In theory an action should be ready for immediate trial assignment as soon as a note of issue with a statement of readiness (hereinafter the "Note") is filed. In some counties, theory is reality, and cases are sent to trial within days or weeks after the filing of the Note. In Bronx County, however, despite slow but steady progress over the last several years in reducing the backlog in the City part, there is still approximately a 30 month delay between the filing of the Note and the day the case is actually sent to trial. Moreover, until a Note is filed, that 30 month period does not even begin to run regardless of when the tort itself was alleged to have occurred. For example, in this case the alleged tort took place on November 12, 2004 but because of pre-trial procedures, (which were inordinately extended because of motion practice triggered by defendants' defaults and failure to provide discovery) plaintiff was prohibited from filing a Note of Issue until June 25 2007, i.e. the expiration date of the final period allowed to the defendant by the court's conditional order. It should be noted that conditional orders striking an answer are meant to be final and self-executing. They are not meant to provide the defendant with any additional time post default, and prior to trial, to provide discovery; nor are they meant to provide another round of motions which would further delay the filing of a Note. However, at trial, despite the prior issuance of a conditional order, plaintiffs are often surprised by a claim made by defendants that they did in fact timely comply with the conditional order, or that failure to comply was due to "excusable default", or that some fault on the part of plaintiff prevented compliance. When these issues are raised at trial, they usually require some form of hearing and a delay of the trial. Consequently, to avoid the risk of surprise and trial delay, some plaintiffs began seeking to have these issues clarified well before trial by making a motion to make "absolute" the dismissal of the defendant's answer for alleged failure to comply with the conditional order.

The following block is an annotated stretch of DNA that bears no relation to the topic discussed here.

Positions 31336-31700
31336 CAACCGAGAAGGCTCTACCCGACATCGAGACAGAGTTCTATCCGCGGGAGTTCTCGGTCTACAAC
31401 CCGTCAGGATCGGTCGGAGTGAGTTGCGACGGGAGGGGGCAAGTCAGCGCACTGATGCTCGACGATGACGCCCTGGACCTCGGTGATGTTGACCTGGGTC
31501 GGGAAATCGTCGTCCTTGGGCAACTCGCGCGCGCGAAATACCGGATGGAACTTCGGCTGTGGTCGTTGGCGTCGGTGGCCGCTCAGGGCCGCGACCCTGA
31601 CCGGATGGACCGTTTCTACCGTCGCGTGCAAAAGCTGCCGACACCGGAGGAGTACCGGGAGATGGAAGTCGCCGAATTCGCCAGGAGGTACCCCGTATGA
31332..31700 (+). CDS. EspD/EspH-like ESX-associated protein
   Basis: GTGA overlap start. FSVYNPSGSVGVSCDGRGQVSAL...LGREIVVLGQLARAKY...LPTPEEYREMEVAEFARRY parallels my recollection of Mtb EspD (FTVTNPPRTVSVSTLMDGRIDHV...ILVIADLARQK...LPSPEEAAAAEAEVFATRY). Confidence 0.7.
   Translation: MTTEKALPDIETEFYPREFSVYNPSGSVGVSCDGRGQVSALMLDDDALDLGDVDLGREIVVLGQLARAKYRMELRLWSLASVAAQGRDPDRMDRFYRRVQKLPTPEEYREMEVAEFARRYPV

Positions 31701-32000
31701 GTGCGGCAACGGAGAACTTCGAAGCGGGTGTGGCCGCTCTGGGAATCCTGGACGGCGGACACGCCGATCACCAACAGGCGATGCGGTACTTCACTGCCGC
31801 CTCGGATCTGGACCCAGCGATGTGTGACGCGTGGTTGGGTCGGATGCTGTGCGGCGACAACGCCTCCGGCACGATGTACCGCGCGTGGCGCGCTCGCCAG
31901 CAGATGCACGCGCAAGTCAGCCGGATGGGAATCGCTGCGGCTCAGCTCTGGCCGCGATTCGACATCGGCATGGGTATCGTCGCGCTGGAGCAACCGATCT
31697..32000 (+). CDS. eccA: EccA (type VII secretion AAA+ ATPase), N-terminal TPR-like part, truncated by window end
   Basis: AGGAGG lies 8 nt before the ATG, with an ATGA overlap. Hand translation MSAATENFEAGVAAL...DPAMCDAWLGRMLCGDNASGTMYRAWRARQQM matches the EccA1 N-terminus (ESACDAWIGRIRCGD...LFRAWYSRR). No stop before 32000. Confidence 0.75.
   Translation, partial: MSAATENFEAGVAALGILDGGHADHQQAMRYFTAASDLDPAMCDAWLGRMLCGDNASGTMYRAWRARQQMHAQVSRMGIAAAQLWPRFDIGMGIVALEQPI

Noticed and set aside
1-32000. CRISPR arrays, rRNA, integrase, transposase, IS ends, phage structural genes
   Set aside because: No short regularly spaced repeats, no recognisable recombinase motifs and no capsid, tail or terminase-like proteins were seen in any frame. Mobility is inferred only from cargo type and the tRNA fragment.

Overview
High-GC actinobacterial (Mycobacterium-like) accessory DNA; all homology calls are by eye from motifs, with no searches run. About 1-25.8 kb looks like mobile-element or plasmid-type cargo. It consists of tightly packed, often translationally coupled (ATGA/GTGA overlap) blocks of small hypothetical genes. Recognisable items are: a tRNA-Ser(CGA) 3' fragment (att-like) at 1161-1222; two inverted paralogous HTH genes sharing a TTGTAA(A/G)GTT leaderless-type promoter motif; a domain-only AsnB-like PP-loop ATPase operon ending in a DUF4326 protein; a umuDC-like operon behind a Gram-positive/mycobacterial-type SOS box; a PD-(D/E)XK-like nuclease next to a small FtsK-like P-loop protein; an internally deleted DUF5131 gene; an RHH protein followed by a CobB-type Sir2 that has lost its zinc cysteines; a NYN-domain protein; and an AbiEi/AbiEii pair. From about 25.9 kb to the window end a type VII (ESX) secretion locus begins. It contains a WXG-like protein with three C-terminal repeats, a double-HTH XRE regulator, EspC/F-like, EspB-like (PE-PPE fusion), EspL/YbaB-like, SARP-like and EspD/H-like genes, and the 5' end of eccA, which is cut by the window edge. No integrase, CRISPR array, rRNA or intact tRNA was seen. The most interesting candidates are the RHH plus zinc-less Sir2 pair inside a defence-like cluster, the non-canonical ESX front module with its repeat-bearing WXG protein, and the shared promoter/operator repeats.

A motion to make absolute a prior conditional order striking an answer (whether made pre or post note of issue) is an approved, appropriate and recommended procedure and certainly should not be deemed to be a waiver of any rights. ( Rampersad v. New York City, 10 Misc 3d 1059 A, 809 NYS2d 483, 2005 NY Slip Op 52023 (U) (Victor, J., 2005), aff'd, 30 AD3d 218, 817 NYS2d 20 [1st Dept. 2006]. This pre-trial procedure provides certainty(without any added period of delay) and precludes defendants from attempting to claim at trial that there was compliance with the conditional order or that there was an excusable default. These issues are best addressed by the jurist that issued the conditional order rather than by a trial judge who would be unfamiliar with the prior history and circumstances and thus required to conduct an in limine hearing which would delay and interfere with the progress of the trial. It must be noted that this is not a case where there is an issue as to compliance, and where it can be said that "by the filing of a note of issue stating that disclosure was complete plaintiffs waived any defects in the defendant's response to [any outstanding] conditional order. . . ." (See, e.g. Escourse v. City of New York , 27 AD3d 319 [1st Dept. 2006]). In the case under consideration, there was no " outstanding conditional order". The order had fully matured without compliance by defendants, and thus plaintiff could correctly state in the note issue that, from his perspective, no further discovery was necessary and that plaintiff was ready for trial.This Court's decision in Kiernan v. City of New York, 5984/1995 NYLJ 4/18/2006 p. 19 col. 3, cited by the defendants does not compel a different result. There, this Court held (in a pre-trial motion) that a party may be excused from the effect of a conditional order if it can demonstrate either compliance with the conditional order, or an excusable default and meritorious defense. In that case, in response to a conditional order to strike its answer, the City had timely made available numerous boxes of discovery material but had been unable to provide a witness with actual knowledge to testify as to a road work project that had occurred 17 years before hand. Because of the City's efforts in timely making the documents available and its demonstrated attempts to produce a witness, defendant was given additional time to comply with the conditional order, i.e., the order was not violated.